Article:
WASHINGTON: Red-hot US inflation is showing few signs of cooling, putting the Federal Reserve on track to continue its aggressive interest rate increases to help cool high prices that are challenging Joe Biden's presidency.
The hoped-for signs of relief for American families did not materialize in May as consumer prices hit a new four-decade high, rising 8.6 percent and topping what economists thought was the peak in March, reports AFP.
The US central bank already had signaled plans for more big increases in the benchmark borrowing rate this week and next month, but chances are rising that the Fed might have to be even more aggressive -- which increases the risk the economy might tip into a recession.
The latest inflation report -- the last major data point before the Fed's policy meeting Tuesday and Wednesday -- also douses hopes central bankers will be able to call a ceasefire in September ahead of key congressional elections, where Biden's Democrats are widely expected to suffer damaging losses.
Prices continued to rise last month for a range of goods, including housing, groceries, airline fares and used and new vehicles, setting new records in multiple categories, according to the Labor Department data.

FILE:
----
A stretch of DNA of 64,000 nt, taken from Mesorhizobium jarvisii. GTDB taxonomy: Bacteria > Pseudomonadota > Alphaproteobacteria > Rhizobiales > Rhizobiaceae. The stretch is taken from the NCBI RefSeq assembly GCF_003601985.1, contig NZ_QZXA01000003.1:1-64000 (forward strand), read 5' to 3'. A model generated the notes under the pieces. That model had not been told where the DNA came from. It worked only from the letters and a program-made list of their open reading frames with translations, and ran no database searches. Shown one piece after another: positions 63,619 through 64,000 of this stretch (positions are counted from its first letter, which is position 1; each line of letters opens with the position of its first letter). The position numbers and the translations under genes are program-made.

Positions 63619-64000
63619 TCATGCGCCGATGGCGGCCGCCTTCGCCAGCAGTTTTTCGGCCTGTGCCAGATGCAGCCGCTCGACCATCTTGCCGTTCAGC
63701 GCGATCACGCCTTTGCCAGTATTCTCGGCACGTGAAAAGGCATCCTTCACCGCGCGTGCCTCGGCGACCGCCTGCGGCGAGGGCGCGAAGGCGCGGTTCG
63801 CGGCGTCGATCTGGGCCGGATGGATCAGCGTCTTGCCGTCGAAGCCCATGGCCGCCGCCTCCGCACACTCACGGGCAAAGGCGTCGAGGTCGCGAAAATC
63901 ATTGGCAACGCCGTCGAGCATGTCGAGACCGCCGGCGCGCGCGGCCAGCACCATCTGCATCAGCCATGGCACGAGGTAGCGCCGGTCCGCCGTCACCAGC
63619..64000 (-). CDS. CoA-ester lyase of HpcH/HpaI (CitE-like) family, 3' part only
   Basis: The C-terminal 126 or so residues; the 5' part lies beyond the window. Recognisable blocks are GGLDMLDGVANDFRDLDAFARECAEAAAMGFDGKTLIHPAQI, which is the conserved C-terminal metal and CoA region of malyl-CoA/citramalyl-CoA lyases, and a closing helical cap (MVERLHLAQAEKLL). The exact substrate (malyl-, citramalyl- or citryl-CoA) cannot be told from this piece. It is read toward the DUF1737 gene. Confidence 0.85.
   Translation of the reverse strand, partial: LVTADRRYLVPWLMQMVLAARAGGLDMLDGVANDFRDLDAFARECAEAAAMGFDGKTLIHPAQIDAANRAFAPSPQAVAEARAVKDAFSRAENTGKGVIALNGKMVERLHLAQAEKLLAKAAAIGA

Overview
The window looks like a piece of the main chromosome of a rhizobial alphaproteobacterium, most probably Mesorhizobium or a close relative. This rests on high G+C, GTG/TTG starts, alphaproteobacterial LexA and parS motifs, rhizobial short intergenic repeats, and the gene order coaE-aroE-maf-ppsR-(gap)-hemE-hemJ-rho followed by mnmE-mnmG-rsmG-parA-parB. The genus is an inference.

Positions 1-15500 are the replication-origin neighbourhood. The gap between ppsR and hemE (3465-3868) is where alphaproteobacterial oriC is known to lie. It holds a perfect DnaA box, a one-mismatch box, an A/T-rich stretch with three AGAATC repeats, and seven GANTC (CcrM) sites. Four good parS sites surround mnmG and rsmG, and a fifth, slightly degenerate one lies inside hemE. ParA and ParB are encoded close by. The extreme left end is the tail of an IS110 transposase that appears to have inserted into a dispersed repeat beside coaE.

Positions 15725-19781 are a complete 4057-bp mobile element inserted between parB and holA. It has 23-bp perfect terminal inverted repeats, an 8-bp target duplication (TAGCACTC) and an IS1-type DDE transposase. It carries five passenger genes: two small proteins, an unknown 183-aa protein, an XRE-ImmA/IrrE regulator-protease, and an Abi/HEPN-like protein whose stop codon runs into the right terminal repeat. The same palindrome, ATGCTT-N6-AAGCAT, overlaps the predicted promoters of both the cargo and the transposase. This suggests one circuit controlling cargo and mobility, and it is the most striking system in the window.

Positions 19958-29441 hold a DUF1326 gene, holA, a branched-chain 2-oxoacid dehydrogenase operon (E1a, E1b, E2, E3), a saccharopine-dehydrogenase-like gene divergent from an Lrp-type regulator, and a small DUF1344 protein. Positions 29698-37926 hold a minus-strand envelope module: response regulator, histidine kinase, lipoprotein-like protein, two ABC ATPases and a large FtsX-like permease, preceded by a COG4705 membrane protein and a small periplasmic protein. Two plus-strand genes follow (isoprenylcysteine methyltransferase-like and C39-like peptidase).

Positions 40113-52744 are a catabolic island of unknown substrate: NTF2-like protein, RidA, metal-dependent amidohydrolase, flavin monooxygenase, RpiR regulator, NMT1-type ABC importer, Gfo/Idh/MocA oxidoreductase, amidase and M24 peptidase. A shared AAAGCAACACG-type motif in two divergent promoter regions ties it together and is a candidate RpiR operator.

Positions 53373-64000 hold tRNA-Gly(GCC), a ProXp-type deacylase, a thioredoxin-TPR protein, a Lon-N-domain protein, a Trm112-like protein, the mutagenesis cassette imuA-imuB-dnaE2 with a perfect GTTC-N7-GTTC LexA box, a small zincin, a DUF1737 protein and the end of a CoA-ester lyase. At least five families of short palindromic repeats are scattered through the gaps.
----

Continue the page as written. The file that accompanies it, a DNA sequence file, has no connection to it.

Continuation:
Energy has soared 34.6 percent over the past year, the fastest since September 2005, while food jumped 10.1 percent, and the cost of fuel oil more than doubled, jumping 106.7 percent, the largest increase in the history of CPI, which dates to 1935.
The CPI surge "raises the probability of even more aggressive Fed rate hikes to tamp down on inflationary expectations," said Mickey Levy of Berenberg Capital Markets
Diane Swonk of Grant Thornton indicated such a move is possible.
"They are behind the curve and eager to catch up," she said on Twitter. "Fed has to reduce demand to meet a supply-constrained world. Ugly in many ways."
Economists at Barclays are now calling for a 0.75-point increase, though Ryan Sweet at Moody's says chances are low, and Karl Haeling at LBBW expects three more half-point hikes.